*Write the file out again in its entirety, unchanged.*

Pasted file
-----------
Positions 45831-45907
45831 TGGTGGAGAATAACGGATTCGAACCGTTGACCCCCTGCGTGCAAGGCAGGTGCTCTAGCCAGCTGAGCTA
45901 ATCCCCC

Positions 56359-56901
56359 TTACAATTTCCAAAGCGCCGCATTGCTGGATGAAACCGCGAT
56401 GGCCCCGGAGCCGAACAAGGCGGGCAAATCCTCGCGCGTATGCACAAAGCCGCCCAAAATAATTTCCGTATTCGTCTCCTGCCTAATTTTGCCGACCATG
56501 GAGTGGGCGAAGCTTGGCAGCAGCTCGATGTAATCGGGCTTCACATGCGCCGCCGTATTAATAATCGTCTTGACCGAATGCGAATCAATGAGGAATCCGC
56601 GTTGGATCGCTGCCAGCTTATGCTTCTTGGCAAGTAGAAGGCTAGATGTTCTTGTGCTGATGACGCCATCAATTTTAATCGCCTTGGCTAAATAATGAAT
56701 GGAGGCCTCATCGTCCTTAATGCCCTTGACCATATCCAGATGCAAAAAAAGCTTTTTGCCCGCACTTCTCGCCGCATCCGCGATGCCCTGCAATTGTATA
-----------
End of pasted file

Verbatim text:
Positions 45831-45907
45831 TGGTGGAGAATAACGGATTCGAACCGTTGACCCCCTGCGTGCAAGGCAGGTGCTCTAGCCAGCTGAGCTA
45901 ATCCCCC

Positions 56359-56901
56359 TTACAATTTCCAAAGCGCCGCATTGCTGGATGAAACCGCGAT
56401 GGCCCCGGAGCCGAACAAGGCGGGCAAATCCTCGCGCGTATGCACAAAGCCGCCCAAAATAATTTCCGTATTCGTCTCCTGCCTAATTTTGCCGACCATG
56501 GAGTGGGCGAAGCTTGGCAGCAGCTCGATGTAATCGGGCTTCACATGCGCCGCCGTATTAATAATCGTCTTGACCGAATGCGAATCAATGAGGAATCCGC
56601 GTTGGATCGCTGCCAGCTTATGCTTCTTGGCAAGTAGAAGGCTAGATGTTCTTGTGCTGATGACGCCATCAATTTTAATCGCCTTGGCTAAATAATGAAT
56701 GGAGGCCTCATCGTCCTTAATGCCCTTGACCATATCCAGATGCAAAAAAAGCTTTTTGCCCGCACTTCTCGCCGCATCCGCGATGCCCTGCAATTGTATA